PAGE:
Before dispensing a controlled substance prescription, a pharmacist needs to be certain that the prescriber has the proper credentialing to engage in this practice. The following information may be useful to pharmacists in educating prescribers about the steps necessary to comply with electronic prescribing. The Rule requires prescribers to undergo an identity proofing procedure before being allowed to prescribe and transmit controlled substances electronically. According to the DEA, “identity proofing is critical to the security of electronic prescribing of controlled substances.”19 The regulations state that authentication credentials used to sign controlled substance prescriptions may be issued only to DEA-registered prescribers (in person or by remote identity proofing) whose identity has been confirmed after applying and receiving credentialing from federally approved credential service providers (CSPs) or certification authorities (CAs) to obtain their two-factor authentication credential or digital certificate. In achieving this standard, the CSP or CA will be required to conduct identity proofing that meets National Institute of Standards and Technology Special Publication 800-63-1 Assurance Level 3.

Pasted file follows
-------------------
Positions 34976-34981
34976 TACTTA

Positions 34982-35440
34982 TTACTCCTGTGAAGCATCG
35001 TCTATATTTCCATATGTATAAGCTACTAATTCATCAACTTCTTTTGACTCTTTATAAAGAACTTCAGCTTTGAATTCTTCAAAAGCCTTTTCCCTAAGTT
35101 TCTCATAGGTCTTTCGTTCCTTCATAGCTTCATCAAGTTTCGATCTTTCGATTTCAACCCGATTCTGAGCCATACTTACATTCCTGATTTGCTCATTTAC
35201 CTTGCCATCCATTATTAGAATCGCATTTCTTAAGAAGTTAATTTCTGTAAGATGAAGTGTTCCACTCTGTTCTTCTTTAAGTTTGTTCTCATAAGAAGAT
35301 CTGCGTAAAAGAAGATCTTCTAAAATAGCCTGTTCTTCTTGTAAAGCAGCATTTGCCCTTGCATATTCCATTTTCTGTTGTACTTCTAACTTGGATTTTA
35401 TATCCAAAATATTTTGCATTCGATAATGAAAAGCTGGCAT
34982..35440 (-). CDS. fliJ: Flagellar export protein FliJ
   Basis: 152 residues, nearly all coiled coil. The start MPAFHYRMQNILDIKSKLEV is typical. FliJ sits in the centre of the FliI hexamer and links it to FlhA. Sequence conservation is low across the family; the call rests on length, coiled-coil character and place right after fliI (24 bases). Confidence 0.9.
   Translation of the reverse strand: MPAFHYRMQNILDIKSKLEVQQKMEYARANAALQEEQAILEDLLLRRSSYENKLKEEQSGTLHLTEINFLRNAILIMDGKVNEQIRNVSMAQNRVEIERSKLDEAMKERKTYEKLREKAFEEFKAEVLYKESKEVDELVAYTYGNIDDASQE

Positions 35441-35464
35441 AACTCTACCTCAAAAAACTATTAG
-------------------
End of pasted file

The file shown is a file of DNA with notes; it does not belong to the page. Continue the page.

The DEA advises that it expects application providers will work with CSPs or CAs to direct prescribers to one or more sources of two-factor authentication credentials that will be interoperable with their applications and that prescribers should contact their application provider to determine which CSP or CA the provider recommends that the prescriber use.20 After the identity proofing process is completed, the CSP or CA is required to either issue a new hard token or register and provide credentials for an existing token. Communications between the CSP or CA and the approved prescriber must occur through two channels (e.g., mail, telephone, or e-mail).
Insofar as the two-factor credentialing requirement goes, the DEA will accept knowledge (something unique that the prescriber knows), a hard token (stored somewhere other than the computer being used for electronic prescribing), or a biometric identification (e.g., fingerprints). Hard tokens are cryptographic keys stored on a PDA, cell phone, smart-card, USB memory stick, or a one-time use password device and are tangible, physical objects possessed by the individual prescriber. The credentialing information must be retained only by the prescriber and not shared by any other person. Failure to secure the credentialing information or devices could expose the prescriber to suspension or revocation of a DEA registration.